With its restrained, neutral colour palette, eclectic mix of furniture, cool art and layer upon layer of texture this apartment by Madrid-based Estudio María Santos is sophisticated but not stuffy, stylish and welcoming. Think light flowing in through tall windows and a preference for natural materials like wood, stone metal and linen.
Two things about this Notting Hill artist studio that I must point out. 1 – Black walls win over white any day. 2 – If you are going to go minimal, do it like this. Earthy, edgy and textured. Saskia Blyth of Blyth-Collinson Interiors is responsible for nailing this space.
“The Clay House, situated in Bethnal Green overlooks two parks, one to the East on the bedroom side with the living quarters facing Weavers Fields to the West. We were struck with how the light cast long shadows deep in to the plan from the afternoon in to evening reminding us of the carved rock formations found in the Western USA – a narrow gap punctured with light. The clients, with roots in California via the Philippines and Ireland sought a retreat from the pressures of city life and for it to be a simple space to work, eat and live. Raw clay plaster walls and ceilings run through the apartment with beaten old white floorboards refurbished but still storied. Cacti and olive trees coexist against a backdrop of an aged birch kitchen with handcut tile countertops and an onyx mosaic bathroom. A travertine table forms the heart of the working, dining and living area bouncing light deeper through the space.”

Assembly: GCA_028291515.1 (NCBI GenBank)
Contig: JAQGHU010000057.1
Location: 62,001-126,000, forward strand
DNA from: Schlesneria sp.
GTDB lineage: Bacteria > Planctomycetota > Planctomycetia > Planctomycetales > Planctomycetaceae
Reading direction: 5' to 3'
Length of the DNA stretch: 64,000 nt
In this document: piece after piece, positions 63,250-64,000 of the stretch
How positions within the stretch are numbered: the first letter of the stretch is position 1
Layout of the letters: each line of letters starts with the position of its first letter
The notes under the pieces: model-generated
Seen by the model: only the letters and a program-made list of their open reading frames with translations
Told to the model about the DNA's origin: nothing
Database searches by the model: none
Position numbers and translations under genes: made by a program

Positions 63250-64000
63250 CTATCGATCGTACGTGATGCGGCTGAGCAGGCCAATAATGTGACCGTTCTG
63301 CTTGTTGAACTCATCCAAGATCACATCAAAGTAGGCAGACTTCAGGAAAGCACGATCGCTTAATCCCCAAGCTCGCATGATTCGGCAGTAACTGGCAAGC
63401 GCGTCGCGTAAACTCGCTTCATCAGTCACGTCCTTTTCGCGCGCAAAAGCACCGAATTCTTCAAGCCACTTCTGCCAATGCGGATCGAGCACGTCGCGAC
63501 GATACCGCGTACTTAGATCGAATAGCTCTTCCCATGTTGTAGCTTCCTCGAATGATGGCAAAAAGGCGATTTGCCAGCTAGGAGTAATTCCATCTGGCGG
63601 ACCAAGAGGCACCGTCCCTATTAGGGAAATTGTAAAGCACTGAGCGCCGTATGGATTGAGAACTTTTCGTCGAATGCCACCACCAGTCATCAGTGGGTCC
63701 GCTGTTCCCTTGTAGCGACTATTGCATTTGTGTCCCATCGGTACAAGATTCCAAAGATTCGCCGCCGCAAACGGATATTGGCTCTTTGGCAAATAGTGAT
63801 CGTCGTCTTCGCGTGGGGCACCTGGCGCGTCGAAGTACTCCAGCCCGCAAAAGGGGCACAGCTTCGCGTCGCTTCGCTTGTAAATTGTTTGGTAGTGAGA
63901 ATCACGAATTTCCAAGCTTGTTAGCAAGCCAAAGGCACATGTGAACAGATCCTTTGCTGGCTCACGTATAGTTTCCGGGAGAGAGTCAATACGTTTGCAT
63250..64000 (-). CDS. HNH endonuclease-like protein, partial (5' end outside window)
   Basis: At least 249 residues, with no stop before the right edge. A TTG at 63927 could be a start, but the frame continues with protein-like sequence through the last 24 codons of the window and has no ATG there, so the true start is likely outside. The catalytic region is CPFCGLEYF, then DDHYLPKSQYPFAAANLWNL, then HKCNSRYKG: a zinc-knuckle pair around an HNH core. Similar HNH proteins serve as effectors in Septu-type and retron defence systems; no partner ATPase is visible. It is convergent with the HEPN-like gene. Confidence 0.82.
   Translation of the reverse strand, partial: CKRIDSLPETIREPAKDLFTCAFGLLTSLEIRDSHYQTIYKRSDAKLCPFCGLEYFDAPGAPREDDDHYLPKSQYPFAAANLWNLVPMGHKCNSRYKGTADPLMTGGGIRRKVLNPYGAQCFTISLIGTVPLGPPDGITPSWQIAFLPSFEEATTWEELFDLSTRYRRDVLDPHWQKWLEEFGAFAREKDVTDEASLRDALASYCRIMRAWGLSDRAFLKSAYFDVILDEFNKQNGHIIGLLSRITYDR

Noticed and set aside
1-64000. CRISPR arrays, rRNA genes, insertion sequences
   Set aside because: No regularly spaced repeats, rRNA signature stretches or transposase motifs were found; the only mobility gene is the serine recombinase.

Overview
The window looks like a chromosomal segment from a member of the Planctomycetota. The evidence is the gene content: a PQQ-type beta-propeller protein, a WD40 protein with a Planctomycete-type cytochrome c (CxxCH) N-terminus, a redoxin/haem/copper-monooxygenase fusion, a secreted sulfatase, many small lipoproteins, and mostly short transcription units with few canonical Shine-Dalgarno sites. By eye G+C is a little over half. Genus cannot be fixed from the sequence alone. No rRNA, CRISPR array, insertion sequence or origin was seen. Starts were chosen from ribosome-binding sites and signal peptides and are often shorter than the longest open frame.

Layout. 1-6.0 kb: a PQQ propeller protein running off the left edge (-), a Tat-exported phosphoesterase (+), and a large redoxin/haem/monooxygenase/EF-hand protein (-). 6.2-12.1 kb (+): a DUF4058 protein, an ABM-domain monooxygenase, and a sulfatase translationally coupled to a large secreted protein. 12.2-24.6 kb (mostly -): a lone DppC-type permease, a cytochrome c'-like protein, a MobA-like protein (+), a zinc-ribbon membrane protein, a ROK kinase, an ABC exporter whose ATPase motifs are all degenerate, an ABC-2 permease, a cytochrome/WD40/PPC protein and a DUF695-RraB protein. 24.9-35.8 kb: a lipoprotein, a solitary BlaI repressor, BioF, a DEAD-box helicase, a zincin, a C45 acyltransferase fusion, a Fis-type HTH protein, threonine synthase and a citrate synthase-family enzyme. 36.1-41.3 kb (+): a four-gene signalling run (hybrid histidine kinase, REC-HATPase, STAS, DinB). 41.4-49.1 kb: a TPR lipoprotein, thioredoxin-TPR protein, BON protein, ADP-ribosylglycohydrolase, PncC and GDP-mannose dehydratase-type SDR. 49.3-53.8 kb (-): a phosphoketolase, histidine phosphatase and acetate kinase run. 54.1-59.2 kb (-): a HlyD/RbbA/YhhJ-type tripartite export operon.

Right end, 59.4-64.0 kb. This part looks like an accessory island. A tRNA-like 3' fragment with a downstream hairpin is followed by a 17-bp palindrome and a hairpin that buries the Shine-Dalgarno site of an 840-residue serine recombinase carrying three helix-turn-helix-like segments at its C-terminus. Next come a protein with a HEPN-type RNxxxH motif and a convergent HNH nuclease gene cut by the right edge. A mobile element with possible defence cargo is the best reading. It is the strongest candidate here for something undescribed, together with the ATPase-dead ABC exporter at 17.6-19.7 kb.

An oasis in the bustling city. Tactile and soothing with a wabi sabi vibe. Clay House, pared back living by London-based architecture and interiors practice Red Deer.
Sophisticated, stylish and masculine this small apartment by St Petersberg-based interior designer Tim Veresnovsky uses a black and white colour palette and clever use of pattern to trick the eye into believing there is so much more space. Honey toned stone and timbers warm the scheme.
Polished and refined, yet casual and livable. This gorgeous 900 sq ft, Greenwich Village apartment with 13 ft ceilings is owned by Gil Shafer of G.P. Shafer Architect. When Gil first purchased and guy-renovated this parlor floor apartment in Greenwich Village over 20 years ago, he conceived every architectural detail as though it were in an original 1840s Greek Revival townhouse. Two stately ionic columns and a custom designed scaglolia mantelpiece define the living room, echoing the Greek Revival moldings, custom-patinated brass hardware, and hand-painted, faux-grained mahogany doors throughout the residence. The latest reimagining of the apartment reflects a nuanced, subtly contemporary aesthetic that fits seamlessly within the traditional, largely-unchanged envelope. Neutral fabrics mixed with antique textiles and a graphic, black and white Iranian flatweave carpet add an unexpected spark to the more refined period details.